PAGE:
Now, what am I after. Not “a” vulnerability, but any of several lists of vulnerabilities from decades ago. These were maintained in the 1980’s most likely, one of which was internal at the time. I am hoping that given the time that has passed, and that the vulnerabilities have long since been patched and most products EOL’d, they can be disclosed. If you don’t have a copy but know someone might, send me a virtual introduction please! Any lead that results in me getting my hands on a list will be rewarded in some fashion as well. If you have a copy but it is buried in a box in the garage, let me know. I will see about traveling to help you dig through junk to find it. Seriously, that is how bad I want these historic lists!
- The Unix Known Problem List (this was not one of the vendor-specific lists, but those may be groovy)
- UC Santa Cruz hack method list
- Mt. Xinu bug list (later than 4.2 or with more details than this copy)
- Matt Bishop’s UNIX Hole List
- Sun Microsystems Bug-List (internal at the time no doubt)
- ISIS mail list archive (one run by Andrew Burt in 80’s)
- Bjorn Satedevas’ systems administration mailing list archive
- The “inner” Zardoz mail list archive (split from the main one, less members)
Any public-referenced vulnerability before 1980 that we do not have in the database. I know there has to be more out there, help us find them!
Bonus bonus bounty (for SCADA types):
Any SCADA or ICS vulnerability before 1985-06-01!
That’s it! Pretty simple, but may require some digging mentally or physically.
In previous blog posts and on Twitter, I have shown and mentioned various methods for searching OSVDB to find interesting data. However, there is no written guide to the ins-and-outs of the data. The search interface is simple enough, but it can be used in a manner that allows for some complicated and useful searches that are not immediately obvious. This blog post will show several examples and highlight some of the interesting data we have available, along with an explanation to the method of our madness.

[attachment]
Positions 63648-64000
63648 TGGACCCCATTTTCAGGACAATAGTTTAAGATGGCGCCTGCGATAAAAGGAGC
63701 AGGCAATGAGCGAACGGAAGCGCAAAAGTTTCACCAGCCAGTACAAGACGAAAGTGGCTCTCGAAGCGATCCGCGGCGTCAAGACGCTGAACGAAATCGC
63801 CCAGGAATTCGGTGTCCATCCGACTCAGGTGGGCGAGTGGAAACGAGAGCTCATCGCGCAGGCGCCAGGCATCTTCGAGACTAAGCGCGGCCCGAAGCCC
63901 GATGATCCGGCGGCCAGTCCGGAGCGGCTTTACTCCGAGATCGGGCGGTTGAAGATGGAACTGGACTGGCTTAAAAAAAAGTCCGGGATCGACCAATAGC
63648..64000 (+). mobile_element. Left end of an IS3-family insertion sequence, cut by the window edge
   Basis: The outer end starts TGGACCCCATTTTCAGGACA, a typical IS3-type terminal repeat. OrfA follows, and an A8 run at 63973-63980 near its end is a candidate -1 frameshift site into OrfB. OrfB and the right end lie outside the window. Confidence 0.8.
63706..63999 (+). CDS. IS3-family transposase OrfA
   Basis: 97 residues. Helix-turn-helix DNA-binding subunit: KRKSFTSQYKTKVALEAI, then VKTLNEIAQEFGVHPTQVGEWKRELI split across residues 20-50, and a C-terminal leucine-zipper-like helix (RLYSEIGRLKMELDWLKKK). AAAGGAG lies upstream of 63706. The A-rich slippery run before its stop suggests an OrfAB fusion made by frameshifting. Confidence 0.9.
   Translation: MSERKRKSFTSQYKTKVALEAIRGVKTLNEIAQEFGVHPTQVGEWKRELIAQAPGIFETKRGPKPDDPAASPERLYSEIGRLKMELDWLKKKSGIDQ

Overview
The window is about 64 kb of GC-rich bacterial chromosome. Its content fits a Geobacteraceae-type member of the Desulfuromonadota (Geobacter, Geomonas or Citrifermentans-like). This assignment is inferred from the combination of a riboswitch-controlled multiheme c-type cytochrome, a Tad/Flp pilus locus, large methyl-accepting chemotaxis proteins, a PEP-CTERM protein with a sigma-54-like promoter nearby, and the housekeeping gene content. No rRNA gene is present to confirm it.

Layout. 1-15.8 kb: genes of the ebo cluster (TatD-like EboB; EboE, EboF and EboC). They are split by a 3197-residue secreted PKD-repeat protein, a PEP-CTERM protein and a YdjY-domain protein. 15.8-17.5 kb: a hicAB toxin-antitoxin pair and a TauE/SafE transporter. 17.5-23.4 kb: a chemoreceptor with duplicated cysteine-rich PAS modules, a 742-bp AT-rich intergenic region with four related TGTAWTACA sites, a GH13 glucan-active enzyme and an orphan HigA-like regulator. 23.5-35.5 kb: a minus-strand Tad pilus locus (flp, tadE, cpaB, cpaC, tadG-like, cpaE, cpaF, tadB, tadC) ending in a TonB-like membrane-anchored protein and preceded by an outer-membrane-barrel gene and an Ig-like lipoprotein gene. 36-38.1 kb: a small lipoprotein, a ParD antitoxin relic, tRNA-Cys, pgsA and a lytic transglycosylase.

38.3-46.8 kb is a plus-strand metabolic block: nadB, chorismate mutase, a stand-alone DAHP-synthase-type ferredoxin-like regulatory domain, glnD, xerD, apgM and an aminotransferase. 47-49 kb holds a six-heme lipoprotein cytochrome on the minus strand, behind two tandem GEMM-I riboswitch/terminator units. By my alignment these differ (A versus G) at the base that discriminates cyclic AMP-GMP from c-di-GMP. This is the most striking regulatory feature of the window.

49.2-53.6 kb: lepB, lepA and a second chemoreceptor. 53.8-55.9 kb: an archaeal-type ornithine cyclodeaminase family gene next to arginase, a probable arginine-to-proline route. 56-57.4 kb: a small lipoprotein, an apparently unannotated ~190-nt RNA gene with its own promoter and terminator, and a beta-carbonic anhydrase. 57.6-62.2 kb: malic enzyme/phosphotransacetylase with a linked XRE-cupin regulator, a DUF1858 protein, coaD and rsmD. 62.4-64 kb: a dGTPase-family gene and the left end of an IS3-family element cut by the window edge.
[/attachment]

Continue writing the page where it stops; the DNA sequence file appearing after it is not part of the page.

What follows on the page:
The OSVDB classification system allows for a variety of one-click searches. Using the search interface and selecting any of the classifications (single, or multiple) will let you quickly search for denial of service, exploit public, security software, and a lot more. Note that our data set is not complete, and not all of our entries have classification data. Do not rely on this type of search for complete results. Over time as the data set is completed, it will provide powerful one-click searches that will make for interesting metrics.
While our classification system is robust, it has been a struggle for us to determine if we want to add classes of issues as a new classification option, or use specific keywords that can be searched for. While a classification box is convenient, it can quickly become bloated if there are hundreds to choose from. We have “security software” as a classification because of the irony in software designed to protect you from threats adding to your vulnerability footprint. In the coming year, we may expand the ‘OSVDB’ classification box to allow for additional searches, where that box can be hidden entirely if desired. Until then, there are several fun keyword-based searches you can do: